At the same time, Tatchell began a dialogue with the Bishop of London, David Hope, who had not been named as the group thought that he could be persuaded to come out voluntarily. Press stories speculating about the personal sexuality of bishops led Hope to fear the worst and he called a press conference in February 1995 at which he denounced OutRage! for putting him under pressure. While admitting that his sexuality was "a grey area", he had "sought to lead a celibate life" and was "perfectly happy and content".
Mervyn Stockwood, who was gay, was bishop of the Anglican Diocese of Southwark, but also celibate. He even gently rebuked a parish priest for initiating the blessing of same-sex unions in the late 1970s.
Appointed as the suffragan Bishop of Edmonton (London) in 1999, the Rt Revd Peter Wheatley is gay and has been living with his partner saying that he is "a celibate Christian living by Christian teachings". This does not appear to have generated any significant controversy. Bishop Wheatley is opposed to the ordination of women to the episcopate.
In 2003, the Very Revd Jeffrey John, at the time Canon Chancellor and Theologian of Southwark Cathedral, was chosen to be the Bishop of Reading (a suffragan of the Bishop of Oxford). John has been in a relationship with another male priest for many years, though he also says that their relationship is celibate. As a result of the ensuing controversy, however, John withdrew his acceptance of the appointment. He was subsequently appointed Dean of St Albans. John again emerged in the debate over gay bishops in July 2010 following widespread media reports that he was the Crown Nomination Commission's preferred candidate for appointment by the Queen as Bishop of Southwark though subsequent reports suggested that this was not the case or that his name had been rejected following leaking of the proposal.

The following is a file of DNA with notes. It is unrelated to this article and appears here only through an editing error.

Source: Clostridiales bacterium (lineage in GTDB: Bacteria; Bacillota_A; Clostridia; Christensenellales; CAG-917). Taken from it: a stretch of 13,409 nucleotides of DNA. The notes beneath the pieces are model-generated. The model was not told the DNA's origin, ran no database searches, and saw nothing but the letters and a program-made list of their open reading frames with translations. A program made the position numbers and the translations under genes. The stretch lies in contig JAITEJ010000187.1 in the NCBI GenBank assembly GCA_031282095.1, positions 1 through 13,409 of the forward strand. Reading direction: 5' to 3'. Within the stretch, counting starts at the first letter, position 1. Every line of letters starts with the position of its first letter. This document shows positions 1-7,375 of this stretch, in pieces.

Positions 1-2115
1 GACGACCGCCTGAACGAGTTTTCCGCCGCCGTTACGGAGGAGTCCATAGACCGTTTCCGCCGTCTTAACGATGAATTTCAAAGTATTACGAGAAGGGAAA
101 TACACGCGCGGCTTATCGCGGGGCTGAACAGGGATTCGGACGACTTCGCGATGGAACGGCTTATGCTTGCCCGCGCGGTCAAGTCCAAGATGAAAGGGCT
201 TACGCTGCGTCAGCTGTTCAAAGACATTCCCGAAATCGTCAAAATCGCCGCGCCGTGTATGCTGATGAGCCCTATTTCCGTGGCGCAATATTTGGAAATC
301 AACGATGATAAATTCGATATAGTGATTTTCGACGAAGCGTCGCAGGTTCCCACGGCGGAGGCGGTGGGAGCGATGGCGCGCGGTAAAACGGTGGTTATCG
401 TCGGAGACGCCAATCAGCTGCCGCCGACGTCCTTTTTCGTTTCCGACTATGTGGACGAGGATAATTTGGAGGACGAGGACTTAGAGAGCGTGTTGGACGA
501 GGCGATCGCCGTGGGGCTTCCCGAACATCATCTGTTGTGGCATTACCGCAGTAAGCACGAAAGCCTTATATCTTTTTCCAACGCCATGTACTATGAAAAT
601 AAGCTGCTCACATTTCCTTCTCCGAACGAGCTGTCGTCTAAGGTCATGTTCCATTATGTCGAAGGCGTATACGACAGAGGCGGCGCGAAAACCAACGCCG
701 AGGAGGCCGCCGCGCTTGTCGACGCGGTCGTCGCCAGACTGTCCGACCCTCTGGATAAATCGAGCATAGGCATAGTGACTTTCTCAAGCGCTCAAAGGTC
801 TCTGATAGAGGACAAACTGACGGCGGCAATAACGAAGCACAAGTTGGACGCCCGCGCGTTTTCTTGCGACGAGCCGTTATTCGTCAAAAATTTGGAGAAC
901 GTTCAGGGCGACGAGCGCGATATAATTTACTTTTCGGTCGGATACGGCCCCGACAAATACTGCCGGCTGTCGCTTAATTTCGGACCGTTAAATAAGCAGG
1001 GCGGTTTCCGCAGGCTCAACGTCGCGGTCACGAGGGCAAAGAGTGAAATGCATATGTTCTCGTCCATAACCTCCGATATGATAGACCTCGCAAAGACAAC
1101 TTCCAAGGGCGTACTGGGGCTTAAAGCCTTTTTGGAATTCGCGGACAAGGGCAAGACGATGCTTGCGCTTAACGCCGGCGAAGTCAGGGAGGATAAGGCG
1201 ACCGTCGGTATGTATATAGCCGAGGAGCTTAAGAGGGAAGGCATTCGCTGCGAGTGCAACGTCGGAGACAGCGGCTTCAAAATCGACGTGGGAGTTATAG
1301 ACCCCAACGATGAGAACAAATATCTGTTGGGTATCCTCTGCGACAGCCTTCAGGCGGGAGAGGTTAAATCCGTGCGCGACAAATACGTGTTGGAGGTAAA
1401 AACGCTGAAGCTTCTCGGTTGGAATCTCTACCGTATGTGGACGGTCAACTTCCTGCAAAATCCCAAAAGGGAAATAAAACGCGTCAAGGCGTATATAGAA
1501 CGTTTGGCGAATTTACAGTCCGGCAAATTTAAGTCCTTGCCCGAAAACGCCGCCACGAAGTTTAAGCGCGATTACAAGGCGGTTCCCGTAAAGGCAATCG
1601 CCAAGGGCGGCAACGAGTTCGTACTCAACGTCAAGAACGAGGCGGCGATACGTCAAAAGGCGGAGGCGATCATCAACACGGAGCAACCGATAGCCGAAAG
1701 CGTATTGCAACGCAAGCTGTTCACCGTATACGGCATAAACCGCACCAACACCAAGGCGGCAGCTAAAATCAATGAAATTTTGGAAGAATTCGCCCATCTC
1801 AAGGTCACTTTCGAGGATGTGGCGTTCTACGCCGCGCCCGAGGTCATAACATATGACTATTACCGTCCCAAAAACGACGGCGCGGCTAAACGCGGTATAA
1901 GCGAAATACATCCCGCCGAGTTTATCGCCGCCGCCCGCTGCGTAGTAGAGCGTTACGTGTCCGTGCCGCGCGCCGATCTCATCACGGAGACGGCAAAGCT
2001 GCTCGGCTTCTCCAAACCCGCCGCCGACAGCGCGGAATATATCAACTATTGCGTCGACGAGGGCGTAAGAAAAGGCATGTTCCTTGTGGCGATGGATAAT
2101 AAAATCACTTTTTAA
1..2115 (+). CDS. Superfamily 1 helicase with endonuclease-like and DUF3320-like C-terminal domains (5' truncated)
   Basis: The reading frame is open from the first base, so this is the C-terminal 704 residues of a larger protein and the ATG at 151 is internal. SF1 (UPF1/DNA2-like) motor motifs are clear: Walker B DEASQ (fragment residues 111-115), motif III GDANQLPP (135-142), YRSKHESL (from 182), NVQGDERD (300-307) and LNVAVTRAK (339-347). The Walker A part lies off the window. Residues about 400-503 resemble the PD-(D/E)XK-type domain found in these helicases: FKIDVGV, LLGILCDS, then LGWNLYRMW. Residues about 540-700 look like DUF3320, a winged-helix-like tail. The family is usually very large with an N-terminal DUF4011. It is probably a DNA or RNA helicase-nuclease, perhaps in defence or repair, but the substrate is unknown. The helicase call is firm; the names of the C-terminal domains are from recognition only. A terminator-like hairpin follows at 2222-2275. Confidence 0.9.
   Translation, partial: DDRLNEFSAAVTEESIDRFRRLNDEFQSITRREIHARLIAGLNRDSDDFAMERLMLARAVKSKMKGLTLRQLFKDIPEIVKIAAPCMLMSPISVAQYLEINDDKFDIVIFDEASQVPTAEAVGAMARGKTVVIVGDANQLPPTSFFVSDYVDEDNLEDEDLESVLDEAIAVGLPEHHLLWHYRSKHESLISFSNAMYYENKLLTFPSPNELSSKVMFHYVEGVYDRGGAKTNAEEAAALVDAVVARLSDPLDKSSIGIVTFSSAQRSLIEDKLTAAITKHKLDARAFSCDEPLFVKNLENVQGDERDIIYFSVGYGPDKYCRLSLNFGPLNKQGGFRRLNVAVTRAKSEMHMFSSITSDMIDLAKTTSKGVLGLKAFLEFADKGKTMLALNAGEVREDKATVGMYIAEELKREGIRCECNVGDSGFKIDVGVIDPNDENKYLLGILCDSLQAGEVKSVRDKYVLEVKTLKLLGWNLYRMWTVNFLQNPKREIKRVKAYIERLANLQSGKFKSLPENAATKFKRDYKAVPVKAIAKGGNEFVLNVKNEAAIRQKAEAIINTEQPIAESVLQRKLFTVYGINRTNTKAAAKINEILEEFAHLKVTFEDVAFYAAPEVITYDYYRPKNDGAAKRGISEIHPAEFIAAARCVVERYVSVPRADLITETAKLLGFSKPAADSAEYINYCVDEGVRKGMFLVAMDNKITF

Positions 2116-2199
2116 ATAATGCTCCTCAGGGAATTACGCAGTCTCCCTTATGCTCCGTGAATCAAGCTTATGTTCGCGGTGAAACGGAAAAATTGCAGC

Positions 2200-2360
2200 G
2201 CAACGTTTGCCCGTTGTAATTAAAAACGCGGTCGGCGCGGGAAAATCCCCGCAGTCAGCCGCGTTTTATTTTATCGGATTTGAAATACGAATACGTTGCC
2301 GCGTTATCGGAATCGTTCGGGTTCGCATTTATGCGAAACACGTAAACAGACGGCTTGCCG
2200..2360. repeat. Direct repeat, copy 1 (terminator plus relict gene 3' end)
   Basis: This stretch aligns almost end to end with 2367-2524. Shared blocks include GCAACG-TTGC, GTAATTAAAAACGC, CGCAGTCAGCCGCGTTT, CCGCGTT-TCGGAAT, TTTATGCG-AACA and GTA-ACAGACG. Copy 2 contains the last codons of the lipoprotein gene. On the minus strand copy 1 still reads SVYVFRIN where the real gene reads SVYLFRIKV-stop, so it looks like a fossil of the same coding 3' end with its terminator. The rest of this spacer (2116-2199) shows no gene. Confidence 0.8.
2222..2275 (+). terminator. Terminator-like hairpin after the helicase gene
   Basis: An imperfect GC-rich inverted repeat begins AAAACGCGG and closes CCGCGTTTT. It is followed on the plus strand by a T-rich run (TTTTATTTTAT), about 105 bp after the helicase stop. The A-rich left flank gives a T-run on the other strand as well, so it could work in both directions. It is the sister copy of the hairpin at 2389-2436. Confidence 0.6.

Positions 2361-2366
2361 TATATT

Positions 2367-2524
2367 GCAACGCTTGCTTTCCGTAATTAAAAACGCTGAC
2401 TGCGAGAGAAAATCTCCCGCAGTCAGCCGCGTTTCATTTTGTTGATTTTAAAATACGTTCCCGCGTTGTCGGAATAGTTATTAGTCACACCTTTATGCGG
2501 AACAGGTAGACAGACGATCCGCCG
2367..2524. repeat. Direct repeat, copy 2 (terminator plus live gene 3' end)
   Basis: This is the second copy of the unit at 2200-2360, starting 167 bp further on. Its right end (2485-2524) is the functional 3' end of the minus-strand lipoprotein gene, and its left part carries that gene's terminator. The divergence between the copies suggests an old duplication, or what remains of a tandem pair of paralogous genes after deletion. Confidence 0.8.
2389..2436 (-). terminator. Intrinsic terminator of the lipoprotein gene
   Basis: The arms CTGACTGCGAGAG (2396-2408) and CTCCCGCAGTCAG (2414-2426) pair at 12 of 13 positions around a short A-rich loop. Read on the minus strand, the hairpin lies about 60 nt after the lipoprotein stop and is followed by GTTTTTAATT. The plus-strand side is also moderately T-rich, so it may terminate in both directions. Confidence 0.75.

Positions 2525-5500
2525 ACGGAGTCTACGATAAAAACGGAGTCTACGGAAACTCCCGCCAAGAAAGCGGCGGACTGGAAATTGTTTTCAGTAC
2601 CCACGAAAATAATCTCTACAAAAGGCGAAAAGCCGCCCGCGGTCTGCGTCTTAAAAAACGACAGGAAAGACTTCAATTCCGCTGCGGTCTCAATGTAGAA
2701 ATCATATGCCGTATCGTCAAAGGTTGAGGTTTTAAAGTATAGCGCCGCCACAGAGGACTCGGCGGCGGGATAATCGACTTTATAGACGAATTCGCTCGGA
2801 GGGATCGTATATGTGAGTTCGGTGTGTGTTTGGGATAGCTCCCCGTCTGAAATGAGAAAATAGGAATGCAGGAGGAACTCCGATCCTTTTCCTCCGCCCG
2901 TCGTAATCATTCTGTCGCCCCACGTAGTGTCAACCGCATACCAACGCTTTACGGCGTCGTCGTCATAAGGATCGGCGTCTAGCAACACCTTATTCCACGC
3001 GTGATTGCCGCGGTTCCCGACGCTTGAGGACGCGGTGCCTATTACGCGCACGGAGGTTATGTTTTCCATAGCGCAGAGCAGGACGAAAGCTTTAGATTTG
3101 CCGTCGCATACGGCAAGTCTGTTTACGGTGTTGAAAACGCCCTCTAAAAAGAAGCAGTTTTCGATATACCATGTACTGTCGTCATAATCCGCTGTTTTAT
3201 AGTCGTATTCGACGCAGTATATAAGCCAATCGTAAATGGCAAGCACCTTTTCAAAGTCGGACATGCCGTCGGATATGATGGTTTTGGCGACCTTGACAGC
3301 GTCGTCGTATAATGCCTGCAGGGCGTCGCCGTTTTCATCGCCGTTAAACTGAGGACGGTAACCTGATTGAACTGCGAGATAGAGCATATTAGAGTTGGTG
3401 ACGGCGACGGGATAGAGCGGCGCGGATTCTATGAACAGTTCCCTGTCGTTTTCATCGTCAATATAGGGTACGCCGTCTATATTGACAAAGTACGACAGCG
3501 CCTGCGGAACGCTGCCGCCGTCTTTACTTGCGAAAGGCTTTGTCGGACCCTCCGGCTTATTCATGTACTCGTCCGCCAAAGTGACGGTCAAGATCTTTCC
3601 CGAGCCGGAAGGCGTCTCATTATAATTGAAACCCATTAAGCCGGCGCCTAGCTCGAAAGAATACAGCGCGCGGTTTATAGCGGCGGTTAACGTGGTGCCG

|Wikinews has related news: Church of England to allow celibate gay bishops|
In 2013, it was announced that the Church of England's House of Bishops had approved plans to allow gay men to become appointed as bishops if they were celibate, including those such as Jeffrey John who are in civil partnerships.
Bishop Mervyn Castle was consecrated Bishop of False Bay (a suffragan of the diocese of Cape Town) in 1994, but because most Anglicans outside South Africa were unaware of his homosexuality, and because he was celibate, no comparable controversy took place.
In 1995, Bishop Derek Rawcliffe, retired Bishop of Glasgow and Galloway in the Scottish Episcopal Church, disclosed his homosexuality. Like Terry Brown (see below), Rawcliffe had also served as a bishop in Melanesia.
Bishop Terry Brown, of Malaita in the Solomon Islands, attended the 1998 Lambeth Conference (which declared same-sex relationships "incompatible with Scripture") as an openly gay man (he also attended the 2008 Lambeth Conference).
Barry Hollowell, who resigned as Bishop of Calgary in the Anglican Church of Canada in 2005, came out publicly in 2008 after the death of his wife, who had been aware of his sexual orientation at the time of his election to the episcopate.
Roman Catholic Church in modern times
The official position of the Roman Catholic church is that bishops must remain celibate, and that homosexuality is a "grave disorder". Therefore revelations in the Catholic church concerning the sexual orientation of senior clergy have tended to be as a result of local scandal, amid revelations of sexual abuse. Randy Engel has documented many of these scandals, and also discusses Cardinal Spellman's homosexual proclivities.